Your baby’s tears

It can be really difficult when you have a crying a baby, especially since its a real guessing game to determine what they need. Crying is a baby’s way of communicating, telling parents that they need help. 

Crying is a normal and natural way for your baby to communicate with you. But your baby’s cries can make you feel overwhelmed, worried, exhausted and lonely. By crying, your baby is letting you know they need something. They don’t have words or gestures to tell you this, so they use what they do have – their lungs! The sound of their cries is designed to make you respond – it’s a clever bit of human engineering.

Over time you will work out what some of their cries mean and how best to respond. Sometimes you won’t know the answer but by just being with your baby in their distress you will help them to learn that big feelings can be manageable.

By around two months a baby’s crying reaches its peak and by around six months they will be more confident in finding other ways to communicate with you.

When and why do babies cry?
Babies cry because this is their only way to let us know that they need us and that something isn’t right. Some of the reasons might be:

  • They are hungry and need a feed.
  • They are uncomfortable and need to be burped.
  • They are uncomfortable and need to have their nappy changed.
  • They are tired.
  • They are feeling overwhelmed and need to be soothed.
  • They want a cuddle – it will help them feel more settled.

It’s important to remember is that a crying baby is not a misbehaving baby. They just can’t use words to tell you what’s wrong!

Crying is normal behaviour for babies and it will change with time. This article was written by child psychotherapists to help with crying and sleeping in the first months of life.

This picture shows the normal pattern of crying over the first months of a baby’s life. It is normal for there to be a peak of crying and this usually stops at 8 weeks. If you’re in the middle of this time, it will pass and you’re not alone.

Your mood can help your baby settle
It’s important to check in with your own feelings during this time. Finding methods to calm or soothe yourself – whether that’s having a bath, a cup of tea or just taking five minutes out – can help soothe your baby. Babies pick up on their parent’s states and if their parent is feeling wound up and stressed, it can be more difficult to soothe the baby.

Taking care of you when you have a baby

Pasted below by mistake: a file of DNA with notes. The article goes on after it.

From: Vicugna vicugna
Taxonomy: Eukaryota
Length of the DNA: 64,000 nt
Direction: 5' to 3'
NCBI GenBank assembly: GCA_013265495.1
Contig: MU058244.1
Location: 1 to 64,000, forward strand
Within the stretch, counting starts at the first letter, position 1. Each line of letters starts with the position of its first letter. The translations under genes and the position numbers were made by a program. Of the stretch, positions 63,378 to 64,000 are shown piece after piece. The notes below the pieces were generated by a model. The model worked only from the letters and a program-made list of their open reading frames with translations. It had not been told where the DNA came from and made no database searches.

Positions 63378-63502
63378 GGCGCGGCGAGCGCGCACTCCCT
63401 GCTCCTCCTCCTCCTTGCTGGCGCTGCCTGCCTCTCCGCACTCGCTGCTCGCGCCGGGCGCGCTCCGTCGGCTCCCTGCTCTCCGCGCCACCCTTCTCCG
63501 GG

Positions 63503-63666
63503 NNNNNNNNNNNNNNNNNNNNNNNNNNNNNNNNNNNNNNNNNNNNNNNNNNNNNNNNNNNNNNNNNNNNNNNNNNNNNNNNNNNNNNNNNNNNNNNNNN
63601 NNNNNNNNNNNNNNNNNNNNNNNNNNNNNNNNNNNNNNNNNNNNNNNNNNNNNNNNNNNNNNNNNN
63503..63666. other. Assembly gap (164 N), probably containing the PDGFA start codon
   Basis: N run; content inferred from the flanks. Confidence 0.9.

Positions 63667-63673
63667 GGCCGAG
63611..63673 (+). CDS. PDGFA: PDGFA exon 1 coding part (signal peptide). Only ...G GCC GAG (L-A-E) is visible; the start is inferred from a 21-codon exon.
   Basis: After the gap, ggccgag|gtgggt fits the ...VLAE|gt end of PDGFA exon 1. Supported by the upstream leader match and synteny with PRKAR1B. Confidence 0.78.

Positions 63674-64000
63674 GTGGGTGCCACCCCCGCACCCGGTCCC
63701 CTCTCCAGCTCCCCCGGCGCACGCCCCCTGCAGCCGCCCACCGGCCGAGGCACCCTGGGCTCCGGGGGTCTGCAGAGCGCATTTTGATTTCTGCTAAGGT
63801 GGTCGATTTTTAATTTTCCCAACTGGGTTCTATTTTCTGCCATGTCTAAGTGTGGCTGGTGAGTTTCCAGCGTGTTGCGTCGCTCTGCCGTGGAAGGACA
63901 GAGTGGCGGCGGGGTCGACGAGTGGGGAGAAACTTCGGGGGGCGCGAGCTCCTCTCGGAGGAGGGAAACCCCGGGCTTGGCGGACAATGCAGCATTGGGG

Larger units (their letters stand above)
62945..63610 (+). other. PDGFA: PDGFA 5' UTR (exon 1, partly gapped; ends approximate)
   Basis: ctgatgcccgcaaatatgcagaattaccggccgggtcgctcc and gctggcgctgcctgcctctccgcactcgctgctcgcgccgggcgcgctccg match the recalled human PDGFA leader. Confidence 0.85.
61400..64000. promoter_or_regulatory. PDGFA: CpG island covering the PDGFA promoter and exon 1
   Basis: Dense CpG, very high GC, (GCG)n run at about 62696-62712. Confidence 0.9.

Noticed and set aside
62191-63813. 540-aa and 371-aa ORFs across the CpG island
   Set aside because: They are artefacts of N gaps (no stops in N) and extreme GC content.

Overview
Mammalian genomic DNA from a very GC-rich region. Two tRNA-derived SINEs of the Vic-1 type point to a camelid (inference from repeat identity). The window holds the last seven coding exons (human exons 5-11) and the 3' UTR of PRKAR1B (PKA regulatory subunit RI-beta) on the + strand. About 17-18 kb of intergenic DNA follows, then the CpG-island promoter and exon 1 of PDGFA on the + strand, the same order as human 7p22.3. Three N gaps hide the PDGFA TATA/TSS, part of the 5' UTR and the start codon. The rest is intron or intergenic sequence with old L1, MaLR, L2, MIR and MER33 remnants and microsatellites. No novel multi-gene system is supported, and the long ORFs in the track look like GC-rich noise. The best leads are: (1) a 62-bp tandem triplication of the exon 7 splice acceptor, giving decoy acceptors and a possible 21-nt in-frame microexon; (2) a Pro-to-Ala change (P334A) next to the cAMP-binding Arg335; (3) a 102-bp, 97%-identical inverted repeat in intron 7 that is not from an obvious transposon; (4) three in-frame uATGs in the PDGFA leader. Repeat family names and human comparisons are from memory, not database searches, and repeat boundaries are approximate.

Further resources:
Cry-sis offer lots of information on their website, and have a telephone support line.

ICON offers information and resources for parents and for professionals

Understanding Childhood have useful online information, including a leaflet on crying and sleeping in the early months

Getting to know your baby videos on AIMH

BBC Tiny Happy People gives details of each stage of your baby’s development throughout their first year.

Brazelton Centre have great resources on understanding your baby’s behaviour and communication

Further support:
For every parent, the transition to parenthood, whether for a first baby, or for subsequent births, brings with it a range of feelings – excitement and hopes, as well as fears and worries, about what might lie ahead.

The practical and psychological adjustments take time to navigate, and these important changes in our lives can stir up powerful emotions from a parents own early experiences.

Research tells us that more than 1 in 10 mums and around 1 in 10 dads will experience a mental health problem during pregnancy or in the first years. Many of these difficulties go unseen, undiagnosed, or untreated. It is important to seek help and support if you or your partner is struggling.

You can speak to your GP or Health Visitor.

You can also find some additional information, advice and further signposting from these organisations: 

AIMH – The Association for Infant Mental Health

Maternal Mental Health Alliance

The Parent Infant Foundation may have a team near you (39 UK locations)

Crisis Support:
If you or someone you care about is in crisis, or feeling suicidal and needs urgent help you can access support in the following ways:

Go to A&E at your local hospital

Phone emergency services on 999

Call Samaritans on 116 123 (free to call and will not appear on your phone bill), or email

Watch this short video for more information on your baby’s tears:

Video Transcript:

It can be really tough to experience your baby crying – especially when it’s a guessing game to figure out why.

Crying is how a baby communicates with us, letting us know they need our help. 

They might be hungry – a baby’s tummy at birth is the size of a teaspoon so they need to eat frequently.

Perhaps they’re sleepy, or need their nappy changed.

Or maybe they just want to be held.

It’s reassuring for a baby to know that you are close by.

The average baby cries for two hours a day, and crying peaks at around two months old.

Tending to your baby’s tears can be lonely, especially at night, but remember it won’t last forever.

If it’s all too much then it’s ok to put the baby somewhere safe and take a few minutes to yourself to calm down.

Babies pick up on your emotions, so taking care of yourself, and seeking help if you are feeling overwhelmed will help both you and your little one.

This video features Madeleine Jarratt, Family Support Co-ordinator at Home-Start Merton

This content has been made available from the Home-Start UK website